TLR stimulation was tested by assessing NF-κB activation in HEK293 cells expressing a given TLR. The Secreted Embryonic Alkaline Phosphatase (SEAP) reporter is under the control of a promoter inducible by the transcription factor NF-κB in these cells. This reporter gene allows the monitoring of signaling through the TLR, based on the activation of NF-κB. In a 96-well plate containing the appropriate cells (50,000-75,000 cells/well), test articles purine nucleosides (100 µM) or forodesine (10 µM) or the positive control ligand is added. The media, DMEM containing Normocin™, added to the wells is designed for the detection of NF-κB induced SEAP expression. After a 16-24 hours incubation the optical density is read at 650 nm on a molecular device SpectraMax 340PC absorbance detector. This study was performed in triplicate.
Tetanus toxoid (TT) was used to vaccinate female swiss webster mice thrice, two weeks apart. Mice were treated by oral administration with forodesine and serum was collected at various time points for antibody titer and IFN-γ analysis. Mice were vaccinated subcutaneously with 0.1 ml tetanus toxoid on days 0, 14 and 28. Forodesine was administered orally one hour prior to vaccination. There were 6 mice per group. Sera from day 38 was used for antibody titers determination by ELISA using tetanus toxoid coated microtiter plates and anti-mouse conjugate. Sera from day 30 are assayed by ELISA for IFN-γ levels.
Female C57BL/6 mice were vaccinated IM with ENERGIX B™ on days 0, 21 and 43. A volume of 0.05 mL vaccine was injected IM in each leg for a total of 0.1 mL or 2 µg/mouse. There were 10 mice/group. Forodesine was administered intramuscularly (IM) or in the drinking water (DW). IM administrations of forodesine occurred on days of vaccination. Forodesine was administered in drinking water on days 0 through 57. Day 57 was the day of necropsy when serum and spleen was collected. Serum anti-HBsAg IgG was measured by ELISA. Splenocytes were suspended in RPMI medium, and adjusted to 5 × 106 cells per milliliter with growth medium. A volume of 2 mL of each splenocyte preparation was put into a well of a 12-well plate and stimulated with the recombinant HBs protein and incubated at 37 ℃ for 48 hours in a CO2 incubator. Splenocytes that were not stimulated with HBs protein was used as negative control. Supernatants were assayed using Mouse IFN-γ ELISA Kit.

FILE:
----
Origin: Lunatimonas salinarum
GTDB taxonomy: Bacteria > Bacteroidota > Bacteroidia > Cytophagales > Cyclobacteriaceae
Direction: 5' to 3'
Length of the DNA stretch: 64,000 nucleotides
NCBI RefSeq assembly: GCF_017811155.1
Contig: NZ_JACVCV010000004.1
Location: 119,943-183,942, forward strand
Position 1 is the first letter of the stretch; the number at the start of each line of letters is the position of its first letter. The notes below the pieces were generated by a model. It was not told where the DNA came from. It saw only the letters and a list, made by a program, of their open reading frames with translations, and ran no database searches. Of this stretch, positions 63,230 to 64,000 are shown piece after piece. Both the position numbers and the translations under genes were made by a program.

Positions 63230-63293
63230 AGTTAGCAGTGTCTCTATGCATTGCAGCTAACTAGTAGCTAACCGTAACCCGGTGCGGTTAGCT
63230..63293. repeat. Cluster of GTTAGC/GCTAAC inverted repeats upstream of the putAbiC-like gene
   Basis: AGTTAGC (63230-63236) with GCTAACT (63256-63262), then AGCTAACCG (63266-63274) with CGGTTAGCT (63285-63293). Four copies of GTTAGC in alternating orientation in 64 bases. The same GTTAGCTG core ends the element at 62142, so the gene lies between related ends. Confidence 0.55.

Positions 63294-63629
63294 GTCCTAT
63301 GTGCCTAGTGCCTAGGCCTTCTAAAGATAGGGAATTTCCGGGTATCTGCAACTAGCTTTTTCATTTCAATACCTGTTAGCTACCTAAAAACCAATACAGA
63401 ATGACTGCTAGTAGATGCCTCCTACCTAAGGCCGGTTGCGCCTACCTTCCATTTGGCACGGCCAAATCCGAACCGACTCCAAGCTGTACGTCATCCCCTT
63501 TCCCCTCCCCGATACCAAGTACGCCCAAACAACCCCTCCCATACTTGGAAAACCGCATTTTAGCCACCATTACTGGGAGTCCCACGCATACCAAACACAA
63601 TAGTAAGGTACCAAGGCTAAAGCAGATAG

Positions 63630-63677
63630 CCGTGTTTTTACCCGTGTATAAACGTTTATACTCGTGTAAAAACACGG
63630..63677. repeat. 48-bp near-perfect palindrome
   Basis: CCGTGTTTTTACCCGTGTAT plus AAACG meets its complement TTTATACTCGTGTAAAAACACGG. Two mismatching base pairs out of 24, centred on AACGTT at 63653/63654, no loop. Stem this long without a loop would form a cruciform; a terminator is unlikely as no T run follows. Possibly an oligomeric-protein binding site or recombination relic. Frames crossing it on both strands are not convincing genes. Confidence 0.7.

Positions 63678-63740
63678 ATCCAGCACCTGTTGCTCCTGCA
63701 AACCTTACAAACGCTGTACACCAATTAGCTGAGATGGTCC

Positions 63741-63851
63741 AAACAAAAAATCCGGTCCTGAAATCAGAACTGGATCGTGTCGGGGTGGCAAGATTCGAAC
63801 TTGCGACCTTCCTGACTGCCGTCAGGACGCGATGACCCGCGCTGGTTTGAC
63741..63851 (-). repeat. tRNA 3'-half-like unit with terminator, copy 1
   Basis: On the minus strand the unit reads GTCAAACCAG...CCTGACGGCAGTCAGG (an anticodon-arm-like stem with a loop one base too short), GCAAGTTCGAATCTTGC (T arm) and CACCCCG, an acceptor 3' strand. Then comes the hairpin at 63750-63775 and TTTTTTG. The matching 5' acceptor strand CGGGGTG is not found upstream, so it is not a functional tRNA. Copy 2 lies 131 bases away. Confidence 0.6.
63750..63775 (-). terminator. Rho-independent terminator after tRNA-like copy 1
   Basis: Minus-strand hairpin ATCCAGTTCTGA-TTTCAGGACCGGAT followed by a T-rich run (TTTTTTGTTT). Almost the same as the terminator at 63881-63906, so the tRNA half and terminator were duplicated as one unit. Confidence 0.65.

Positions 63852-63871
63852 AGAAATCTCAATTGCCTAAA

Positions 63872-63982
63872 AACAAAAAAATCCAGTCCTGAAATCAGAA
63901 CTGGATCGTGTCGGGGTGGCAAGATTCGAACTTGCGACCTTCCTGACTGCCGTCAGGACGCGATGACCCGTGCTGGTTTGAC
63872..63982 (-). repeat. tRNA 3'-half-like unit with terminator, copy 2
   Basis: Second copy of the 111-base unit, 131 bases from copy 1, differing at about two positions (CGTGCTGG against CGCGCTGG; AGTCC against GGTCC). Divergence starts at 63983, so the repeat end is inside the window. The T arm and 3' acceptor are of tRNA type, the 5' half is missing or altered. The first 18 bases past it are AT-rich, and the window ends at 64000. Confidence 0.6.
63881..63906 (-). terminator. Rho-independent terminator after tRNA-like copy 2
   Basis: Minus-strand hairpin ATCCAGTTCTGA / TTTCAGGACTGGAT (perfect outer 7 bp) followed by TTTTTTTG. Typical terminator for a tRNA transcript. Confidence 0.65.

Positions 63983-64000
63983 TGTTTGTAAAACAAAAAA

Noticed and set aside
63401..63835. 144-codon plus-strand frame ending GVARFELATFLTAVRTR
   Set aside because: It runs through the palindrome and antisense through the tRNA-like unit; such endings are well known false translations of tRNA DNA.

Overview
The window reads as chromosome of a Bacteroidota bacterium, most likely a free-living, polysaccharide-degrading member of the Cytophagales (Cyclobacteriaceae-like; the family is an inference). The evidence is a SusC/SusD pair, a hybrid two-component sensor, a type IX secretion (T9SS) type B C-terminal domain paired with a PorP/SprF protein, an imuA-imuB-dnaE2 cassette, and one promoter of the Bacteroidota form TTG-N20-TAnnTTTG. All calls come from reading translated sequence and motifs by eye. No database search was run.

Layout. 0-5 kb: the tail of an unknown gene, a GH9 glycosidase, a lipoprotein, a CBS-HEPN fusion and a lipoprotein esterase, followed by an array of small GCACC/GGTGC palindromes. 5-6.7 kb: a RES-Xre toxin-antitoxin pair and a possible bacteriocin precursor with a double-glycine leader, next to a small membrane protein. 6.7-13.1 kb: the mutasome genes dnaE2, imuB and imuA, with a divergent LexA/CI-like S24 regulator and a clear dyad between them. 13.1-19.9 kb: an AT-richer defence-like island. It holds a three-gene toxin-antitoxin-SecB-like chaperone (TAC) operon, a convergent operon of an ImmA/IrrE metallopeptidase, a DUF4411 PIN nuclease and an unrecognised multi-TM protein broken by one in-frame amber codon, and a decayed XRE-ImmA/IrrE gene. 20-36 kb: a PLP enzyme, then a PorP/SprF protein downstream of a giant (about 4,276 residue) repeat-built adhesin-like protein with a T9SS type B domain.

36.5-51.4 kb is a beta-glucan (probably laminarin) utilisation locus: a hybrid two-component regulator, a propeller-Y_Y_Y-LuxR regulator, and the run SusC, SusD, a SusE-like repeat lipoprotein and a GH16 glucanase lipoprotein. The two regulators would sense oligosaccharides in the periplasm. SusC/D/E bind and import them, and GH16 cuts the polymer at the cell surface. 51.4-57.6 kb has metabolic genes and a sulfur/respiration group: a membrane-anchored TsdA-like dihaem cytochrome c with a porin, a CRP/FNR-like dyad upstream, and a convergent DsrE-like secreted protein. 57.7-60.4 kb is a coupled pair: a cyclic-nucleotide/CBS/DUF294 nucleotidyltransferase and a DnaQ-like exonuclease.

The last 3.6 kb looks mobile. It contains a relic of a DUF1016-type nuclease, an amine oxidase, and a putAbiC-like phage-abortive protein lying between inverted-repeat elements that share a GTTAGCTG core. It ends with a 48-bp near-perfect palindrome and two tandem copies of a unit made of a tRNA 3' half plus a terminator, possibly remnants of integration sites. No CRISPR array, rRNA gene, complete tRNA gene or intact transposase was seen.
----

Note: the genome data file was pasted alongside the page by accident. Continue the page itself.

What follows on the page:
B16F10 mouse melanoma cells (1 × 104 cells in 0.1 ml PBS with 20% Matrigel) were subcutaneously injected into the right flank of each female C57BL/6 mice. Administration of forodesine given by either oral gavage or drinking water was initiated on day 6 after injection of tumor cells. As a positive control one group was treated with cyclophosphamide, administered by IP. There were 10 mice/group. The animal weights and tumor volume measurements were recorded three times a week. Tumor volumes were calculated using the formula: Tumor Volume = length × width × width × ½.The animals were followed for 26 days post tumor cell injection.
Female Balb/c mice were injected intravenously with 0.2 ml L.monocytogenes suspension (1 × 106 CFU/mouse). Administration of forodesine was initiated 4 hours prior to the bacterial infection given either IP or PO or in DW. There were 10 mice/group. Weight loss and survival was monitored every day. The animals were followed for 10 days post L.monocytogenes infection.